A HUGE thank you to Cynthia Lord author of RULES (coming from Scholastic Press, Spring 2006) for syndicating me on her Live Journal. She heard me begging for answers about how to do it on Debbi's Live Journal. It all only goes to show, once again, what I have always known - children's book people are the very best.

Then I reconnected with Haemi Balgassi which just gave me one of those great warm, fuzzy feelings that you just can't get enough of and then she blogged such nice words about my new site. [happy sigh for my wonderful day.]

But back to thinking about writing. A book is rarely finished the first time we think it is. When I first started writing I know that I sent my work out long before it was ready. I didn't have a critique group at the time, I had only taken a couple of classes, and off it went. By the time it came back to me several months later I had taken more classes and suddenly realized how little I knew about the structure of the book I was trying to write. It's frustrating to have to redo something you think is done.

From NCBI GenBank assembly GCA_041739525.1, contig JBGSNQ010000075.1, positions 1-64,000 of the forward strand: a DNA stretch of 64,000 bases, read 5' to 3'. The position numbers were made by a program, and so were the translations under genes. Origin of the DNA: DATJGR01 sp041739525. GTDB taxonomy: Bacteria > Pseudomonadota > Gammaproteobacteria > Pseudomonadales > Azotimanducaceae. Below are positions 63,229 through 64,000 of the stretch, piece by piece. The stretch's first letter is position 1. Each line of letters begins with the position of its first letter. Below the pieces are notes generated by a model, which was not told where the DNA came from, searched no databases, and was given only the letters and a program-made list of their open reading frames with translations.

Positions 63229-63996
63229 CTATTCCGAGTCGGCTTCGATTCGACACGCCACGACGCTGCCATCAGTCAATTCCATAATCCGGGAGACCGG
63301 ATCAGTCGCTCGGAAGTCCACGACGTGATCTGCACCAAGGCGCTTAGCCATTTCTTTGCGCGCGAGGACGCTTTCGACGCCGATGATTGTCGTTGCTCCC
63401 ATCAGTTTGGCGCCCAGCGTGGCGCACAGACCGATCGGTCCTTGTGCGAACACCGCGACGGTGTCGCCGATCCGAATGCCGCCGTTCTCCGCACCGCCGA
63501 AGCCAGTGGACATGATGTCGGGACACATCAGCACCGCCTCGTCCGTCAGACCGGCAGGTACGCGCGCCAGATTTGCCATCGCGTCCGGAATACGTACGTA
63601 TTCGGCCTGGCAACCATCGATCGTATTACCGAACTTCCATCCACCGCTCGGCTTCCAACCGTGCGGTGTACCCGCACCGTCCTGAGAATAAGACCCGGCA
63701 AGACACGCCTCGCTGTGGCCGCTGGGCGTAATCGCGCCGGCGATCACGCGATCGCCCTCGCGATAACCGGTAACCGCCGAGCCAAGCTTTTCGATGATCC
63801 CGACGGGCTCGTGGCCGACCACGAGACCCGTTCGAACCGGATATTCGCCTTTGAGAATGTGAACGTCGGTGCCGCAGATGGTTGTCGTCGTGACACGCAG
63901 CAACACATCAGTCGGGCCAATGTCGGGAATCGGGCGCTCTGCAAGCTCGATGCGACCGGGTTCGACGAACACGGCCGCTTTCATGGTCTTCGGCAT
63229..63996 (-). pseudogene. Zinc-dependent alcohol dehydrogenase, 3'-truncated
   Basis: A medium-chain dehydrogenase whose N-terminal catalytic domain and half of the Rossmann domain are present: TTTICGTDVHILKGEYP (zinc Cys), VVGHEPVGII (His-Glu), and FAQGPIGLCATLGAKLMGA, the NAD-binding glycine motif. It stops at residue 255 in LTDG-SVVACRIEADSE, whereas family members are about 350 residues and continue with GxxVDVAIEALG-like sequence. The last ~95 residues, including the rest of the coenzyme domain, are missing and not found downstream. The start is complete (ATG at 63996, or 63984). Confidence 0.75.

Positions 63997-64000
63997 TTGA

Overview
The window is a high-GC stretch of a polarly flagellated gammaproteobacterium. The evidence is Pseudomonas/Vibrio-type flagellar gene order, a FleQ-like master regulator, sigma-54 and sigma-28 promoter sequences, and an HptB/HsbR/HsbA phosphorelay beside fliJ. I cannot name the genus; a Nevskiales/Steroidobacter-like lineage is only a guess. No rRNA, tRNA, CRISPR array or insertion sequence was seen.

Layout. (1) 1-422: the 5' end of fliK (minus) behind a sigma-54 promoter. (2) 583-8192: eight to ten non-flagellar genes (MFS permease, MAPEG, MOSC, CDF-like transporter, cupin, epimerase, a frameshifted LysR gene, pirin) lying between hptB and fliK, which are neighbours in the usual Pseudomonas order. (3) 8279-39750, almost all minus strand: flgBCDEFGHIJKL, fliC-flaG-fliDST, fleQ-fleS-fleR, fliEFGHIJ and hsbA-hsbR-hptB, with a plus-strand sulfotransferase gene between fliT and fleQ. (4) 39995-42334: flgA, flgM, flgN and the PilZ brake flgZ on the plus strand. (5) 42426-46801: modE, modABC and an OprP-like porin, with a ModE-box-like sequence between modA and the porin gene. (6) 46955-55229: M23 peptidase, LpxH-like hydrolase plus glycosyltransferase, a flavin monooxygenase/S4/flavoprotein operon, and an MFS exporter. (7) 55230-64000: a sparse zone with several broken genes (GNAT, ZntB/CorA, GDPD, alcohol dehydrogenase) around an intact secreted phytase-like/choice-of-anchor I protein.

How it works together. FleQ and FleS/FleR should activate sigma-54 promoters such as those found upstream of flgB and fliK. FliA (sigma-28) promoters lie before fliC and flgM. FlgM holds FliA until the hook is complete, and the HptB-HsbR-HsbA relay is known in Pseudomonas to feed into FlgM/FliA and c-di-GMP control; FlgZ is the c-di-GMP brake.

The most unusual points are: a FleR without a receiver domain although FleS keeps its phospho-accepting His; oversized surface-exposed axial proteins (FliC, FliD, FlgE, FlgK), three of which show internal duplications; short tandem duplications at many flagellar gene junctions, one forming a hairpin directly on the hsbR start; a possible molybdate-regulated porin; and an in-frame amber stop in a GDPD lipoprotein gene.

Part of it is learning the craft. And you learn the craft yes by reading, yes by taking classes, but mostly by writing. And writing and writing. It's tough. It's a commitment you have to make. The most successful writers are not always the most talented ones, or even the ones with the most unique ideas. The most successful writers are the ones that write, and continue to write, even in the face of the rejections and the staggering odds of success.

Write every day. Even if it is only a sentence, an idea, a few lines. You need to do this. Sports teams have to practice every day to maintain their stamina and ability. Writing is no different. Truly it isn't. I can tell when I haven't been writing enough. I stumble for the write word. I start doubting what I put down on the page. Writing begets writing.